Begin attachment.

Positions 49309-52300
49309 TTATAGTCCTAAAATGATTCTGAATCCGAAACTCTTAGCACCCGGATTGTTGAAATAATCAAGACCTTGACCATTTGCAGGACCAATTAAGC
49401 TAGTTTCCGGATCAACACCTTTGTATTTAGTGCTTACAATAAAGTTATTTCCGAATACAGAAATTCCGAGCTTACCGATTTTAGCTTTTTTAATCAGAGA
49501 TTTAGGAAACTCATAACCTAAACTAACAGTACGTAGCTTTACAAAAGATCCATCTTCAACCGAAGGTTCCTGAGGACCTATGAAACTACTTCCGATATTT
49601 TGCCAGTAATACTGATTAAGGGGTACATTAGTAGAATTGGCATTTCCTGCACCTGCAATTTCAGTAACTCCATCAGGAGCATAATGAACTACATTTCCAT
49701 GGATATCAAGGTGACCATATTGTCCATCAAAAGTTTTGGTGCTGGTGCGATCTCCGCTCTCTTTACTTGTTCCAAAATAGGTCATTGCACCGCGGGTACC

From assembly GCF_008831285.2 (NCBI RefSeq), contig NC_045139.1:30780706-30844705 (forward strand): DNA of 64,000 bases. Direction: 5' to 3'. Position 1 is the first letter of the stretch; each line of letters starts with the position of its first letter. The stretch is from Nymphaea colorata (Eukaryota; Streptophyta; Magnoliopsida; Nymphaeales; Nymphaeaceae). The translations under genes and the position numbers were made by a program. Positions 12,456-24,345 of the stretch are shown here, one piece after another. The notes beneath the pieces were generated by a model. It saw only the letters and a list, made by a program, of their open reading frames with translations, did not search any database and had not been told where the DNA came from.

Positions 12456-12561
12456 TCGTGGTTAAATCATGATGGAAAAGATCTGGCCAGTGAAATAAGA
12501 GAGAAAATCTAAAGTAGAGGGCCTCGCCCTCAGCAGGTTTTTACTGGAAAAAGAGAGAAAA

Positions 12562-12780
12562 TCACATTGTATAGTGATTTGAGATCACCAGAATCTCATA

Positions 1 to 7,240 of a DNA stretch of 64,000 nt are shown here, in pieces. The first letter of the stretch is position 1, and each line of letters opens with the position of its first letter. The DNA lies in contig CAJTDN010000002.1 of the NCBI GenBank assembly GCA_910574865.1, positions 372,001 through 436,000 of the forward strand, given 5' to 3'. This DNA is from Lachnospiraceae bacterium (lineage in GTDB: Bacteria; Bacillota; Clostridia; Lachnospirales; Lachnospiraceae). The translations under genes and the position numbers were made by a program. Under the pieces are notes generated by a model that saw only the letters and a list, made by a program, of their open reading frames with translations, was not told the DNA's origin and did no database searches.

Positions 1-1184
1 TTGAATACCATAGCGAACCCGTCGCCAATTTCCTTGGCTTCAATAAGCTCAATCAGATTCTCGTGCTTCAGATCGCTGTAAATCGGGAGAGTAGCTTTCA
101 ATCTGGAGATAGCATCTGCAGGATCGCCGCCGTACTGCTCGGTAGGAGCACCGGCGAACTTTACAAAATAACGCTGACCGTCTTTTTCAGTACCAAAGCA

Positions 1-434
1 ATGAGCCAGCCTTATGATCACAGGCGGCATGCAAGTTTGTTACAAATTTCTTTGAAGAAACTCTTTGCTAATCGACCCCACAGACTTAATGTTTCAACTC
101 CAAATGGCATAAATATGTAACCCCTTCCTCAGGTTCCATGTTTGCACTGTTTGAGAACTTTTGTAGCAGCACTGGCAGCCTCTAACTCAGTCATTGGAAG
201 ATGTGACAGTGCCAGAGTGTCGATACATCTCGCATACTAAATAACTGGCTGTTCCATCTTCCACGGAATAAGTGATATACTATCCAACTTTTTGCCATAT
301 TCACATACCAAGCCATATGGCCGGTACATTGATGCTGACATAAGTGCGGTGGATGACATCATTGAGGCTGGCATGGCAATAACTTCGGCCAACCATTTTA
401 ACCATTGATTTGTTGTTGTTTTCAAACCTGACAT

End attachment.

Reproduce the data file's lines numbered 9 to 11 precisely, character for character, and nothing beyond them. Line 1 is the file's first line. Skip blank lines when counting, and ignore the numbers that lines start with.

12456 TCGTGGTTAAATCATGATGGAAAAGATCTGGCCAGTGAAATAAGA
12501 GAGAAAATCTAAAGTAGAGGGCCTCGCCCTCAGCAGGTTTTTACTGGAAAAAGAGAGAAAA

Positions 12562-12780